Anyway, today we thought we'd pop to Jerusalem for a couple hours, peek around.

I wonder what's going on at home...

Friday, September 12, 2008

when you've been to the army

when you've been to the army,

it really changes you, you know

like I used to live with

two guys,

and they both,

you know,

they hadn't been to the army

and when we need to clean the place,

they're saying

let's just pay the two hundred,

get someone in to do it.

and when you've been to the army

you don't want to spend money

that you don't need to.

you can clean the house

in one hour.

in one hour, you know,


can have the house like – not tidy tidy

like tidy,

but you know,

you can have it acceptable.

clean you know.

I mean

do you know how much I used to do in the army?

like do you know how long is

one minute

when you're in the army?

now, it seems like,


it's one minute

but then it was like

you had to do so many things

in one minute.

in seven minutes I would get up,

wash my face,

get dressed,

do my bed

not like do it completely for inspection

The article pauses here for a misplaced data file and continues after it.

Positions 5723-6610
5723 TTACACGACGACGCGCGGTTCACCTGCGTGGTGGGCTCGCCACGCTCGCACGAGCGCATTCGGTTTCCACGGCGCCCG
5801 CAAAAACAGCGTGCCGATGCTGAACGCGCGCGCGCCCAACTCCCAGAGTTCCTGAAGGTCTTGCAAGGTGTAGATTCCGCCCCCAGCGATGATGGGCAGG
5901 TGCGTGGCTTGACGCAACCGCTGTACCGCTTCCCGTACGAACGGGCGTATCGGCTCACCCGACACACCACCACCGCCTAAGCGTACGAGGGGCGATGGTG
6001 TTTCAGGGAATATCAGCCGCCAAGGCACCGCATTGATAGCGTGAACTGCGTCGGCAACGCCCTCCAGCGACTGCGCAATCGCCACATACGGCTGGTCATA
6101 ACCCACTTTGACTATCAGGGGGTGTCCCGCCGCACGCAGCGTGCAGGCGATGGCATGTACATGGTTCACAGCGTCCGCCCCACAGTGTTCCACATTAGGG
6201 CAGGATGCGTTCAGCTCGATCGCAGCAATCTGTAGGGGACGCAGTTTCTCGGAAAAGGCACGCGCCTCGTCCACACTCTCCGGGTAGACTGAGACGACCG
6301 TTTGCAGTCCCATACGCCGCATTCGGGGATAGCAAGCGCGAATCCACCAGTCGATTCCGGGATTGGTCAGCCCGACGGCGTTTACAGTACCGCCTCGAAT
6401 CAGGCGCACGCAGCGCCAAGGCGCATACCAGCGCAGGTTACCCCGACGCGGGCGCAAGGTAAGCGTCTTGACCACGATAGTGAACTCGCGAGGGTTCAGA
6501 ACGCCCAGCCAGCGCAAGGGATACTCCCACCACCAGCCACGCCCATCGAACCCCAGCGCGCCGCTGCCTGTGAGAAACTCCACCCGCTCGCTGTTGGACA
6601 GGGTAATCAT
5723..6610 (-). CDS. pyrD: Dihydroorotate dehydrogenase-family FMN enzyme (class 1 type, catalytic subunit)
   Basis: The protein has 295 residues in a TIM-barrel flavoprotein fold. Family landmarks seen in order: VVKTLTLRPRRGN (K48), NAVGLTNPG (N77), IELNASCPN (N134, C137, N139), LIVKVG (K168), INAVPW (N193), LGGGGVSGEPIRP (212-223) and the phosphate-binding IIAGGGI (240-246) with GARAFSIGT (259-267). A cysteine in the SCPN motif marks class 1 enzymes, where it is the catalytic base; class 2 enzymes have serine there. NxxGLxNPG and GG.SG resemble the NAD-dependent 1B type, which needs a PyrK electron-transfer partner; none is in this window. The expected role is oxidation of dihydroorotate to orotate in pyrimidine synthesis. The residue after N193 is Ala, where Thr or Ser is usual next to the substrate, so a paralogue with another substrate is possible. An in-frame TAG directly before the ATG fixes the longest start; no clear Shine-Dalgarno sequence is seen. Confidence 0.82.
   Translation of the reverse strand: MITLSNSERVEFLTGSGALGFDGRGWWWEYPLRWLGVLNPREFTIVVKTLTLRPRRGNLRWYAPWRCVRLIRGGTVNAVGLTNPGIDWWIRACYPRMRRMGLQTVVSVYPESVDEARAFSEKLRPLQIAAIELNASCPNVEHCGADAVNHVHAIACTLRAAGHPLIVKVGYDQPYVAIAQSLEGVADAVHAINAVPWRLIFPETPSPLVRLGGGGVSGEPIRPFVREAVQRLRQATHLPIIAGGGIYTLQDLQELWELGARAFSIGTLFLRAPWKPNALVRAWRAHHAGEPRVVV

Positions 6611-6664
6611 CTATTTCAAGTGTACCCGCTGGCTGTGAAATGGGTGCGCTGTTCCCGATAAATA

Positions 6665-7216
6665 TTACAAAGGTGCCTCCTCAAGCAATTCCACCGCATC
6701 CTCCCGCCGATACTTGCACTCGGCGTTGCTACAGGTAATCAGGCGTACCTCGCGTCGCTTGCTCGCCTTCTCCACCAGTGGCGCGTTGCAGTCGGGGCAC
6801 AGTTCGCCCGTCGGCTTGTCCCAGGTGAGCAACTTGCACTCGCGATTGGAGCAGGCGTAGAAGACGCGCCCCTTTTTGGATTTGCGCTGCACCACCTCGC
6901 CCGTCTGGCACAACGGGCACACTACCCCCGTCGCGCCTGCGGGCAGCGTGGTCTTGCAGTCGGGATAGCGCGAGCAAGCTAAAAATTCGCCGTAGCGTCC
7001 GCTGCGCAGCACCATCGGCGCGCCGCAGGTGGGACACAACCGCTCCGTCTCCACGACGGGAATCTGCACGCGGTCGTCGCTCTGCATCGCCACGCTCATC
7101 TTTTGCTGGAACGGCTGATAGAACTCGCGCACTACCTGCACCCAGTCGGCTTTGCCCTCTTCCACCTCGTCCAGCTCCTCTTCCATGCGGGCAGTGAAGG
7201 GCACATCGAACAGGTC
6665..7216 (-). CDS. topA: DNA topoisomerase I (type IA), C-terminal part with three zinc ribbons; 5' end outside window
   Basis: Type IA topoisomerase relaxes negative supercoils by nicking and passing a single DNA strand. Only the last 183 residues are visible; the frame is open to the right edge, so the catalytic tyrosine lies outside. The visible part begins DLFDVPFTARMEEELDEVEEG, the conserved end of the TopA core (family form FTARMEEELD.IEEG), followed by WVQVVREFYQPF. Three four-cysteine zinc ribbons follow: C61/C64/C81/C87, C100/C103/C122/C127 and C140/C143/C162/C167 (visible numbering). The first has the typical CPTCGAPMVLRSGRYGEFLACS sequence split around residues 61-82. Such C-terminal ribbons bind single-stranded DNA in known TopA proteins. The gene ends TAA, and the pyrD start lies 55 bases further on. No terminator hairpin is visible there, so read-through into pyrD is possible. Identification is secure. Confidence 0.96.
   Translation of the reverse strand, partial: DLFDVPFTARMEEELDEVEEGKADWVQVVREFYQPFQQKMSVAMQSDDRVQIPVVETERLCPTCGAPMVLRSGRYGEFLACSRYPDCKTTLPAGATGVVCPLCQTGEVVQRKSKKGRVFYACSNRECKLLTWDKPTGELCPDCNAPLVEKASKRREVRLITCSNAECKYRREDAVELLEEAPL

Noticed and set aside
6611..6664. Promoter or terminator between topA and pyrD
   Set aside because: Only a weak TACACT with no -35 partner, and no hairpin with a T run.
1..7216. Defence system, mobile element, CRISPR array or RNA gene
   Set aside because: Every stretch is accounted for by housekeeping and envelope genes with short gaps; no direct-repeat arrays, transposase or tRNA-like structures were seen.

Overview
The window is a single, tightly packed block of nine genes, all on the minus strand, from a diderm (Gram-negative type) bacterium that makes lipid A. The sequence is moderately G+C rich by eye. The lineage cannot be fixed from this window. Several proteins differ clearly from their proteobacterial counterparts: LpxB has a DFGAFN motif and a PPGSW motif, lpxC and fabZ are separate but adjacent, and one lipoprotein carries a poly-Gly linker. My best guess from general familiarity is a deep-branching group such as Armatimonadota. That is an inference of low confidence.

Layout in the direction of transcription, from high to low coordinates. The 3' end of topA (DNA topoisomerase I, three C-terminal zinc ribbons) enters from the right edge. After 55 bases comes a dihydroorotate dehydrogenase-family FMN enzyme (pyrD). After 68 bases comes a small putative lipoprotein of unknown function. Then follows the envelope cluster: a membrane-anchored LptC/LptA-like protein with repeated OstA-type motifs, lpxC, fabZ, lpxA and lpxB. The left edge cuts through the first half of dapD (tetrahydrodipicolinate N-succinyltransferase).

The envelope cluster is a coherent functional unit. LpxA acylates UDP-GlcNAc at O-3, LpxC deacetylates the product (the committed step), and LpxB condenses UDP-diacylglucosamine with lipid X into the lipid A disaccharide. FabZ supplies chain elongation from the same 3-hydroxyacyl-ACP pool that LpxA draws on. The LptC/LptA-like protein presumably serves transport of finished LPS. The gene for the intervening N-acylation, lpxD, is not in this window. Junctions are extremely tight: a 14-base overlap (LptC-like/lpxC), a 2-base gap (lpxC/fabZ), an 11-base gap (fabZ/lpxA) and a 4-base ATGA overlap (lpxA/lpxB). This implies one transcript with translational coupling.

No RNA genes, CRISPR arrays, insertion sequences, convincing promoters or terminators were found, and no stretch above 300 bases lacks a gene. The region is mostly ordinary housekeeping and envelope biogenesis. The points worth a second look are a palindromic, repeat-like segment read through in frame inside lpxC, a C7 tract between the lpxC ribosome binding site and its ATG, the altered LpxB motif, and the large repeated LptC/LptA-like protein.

but you know,

I would make it nice

and tidy.

and when mum says she will

be ready to leave the house

in five minutes,

I'm thinking.

do you know how much

I can do in five minutes?

So if you want to clean the house,

you need to do the dusting

and the hoovering

and this one guy he's like

I have a bad back and

I get tired if I've been working

for more than a few minutes.

you know,

he's not been to the army.

and I mean,


if you have a legitimate back problem

then perhaps you shouldn't do

all of the scrubbing

when you're leaning over a lot.

but maybe you can do the dusting

because you know

you're not having to use you're back so long.

so the dusting gets done and

I say

I'll wash the floors and the kitchen.

I mean, you know,

I say

I'll even do the washing up

and the other guy he can do his room

and then this guy he can do the dusting,

which takes like what,

ten minutes?

I mean, do you know how much I do

in ten minutes

but that's it,

you know, you have the dusting

and the floor

and the bathroom

and you know,

I'm probably doing more

so it's not exactly fair

but I mean each person is doing his bit

and still what do they want to do?

they want to do pay these people

two hundred shekels

to clean our flat


I don't want to pay them.

just do the dusting!

which takes only ten minutes

and I will do the rest.

you know,

they haven't been to army

and really it shows,

you know.

the army changes you.

I don't want to say

it was a lifechanging experience,

but it did really change my life

you know.

you can just tell those people

who haven't been to the army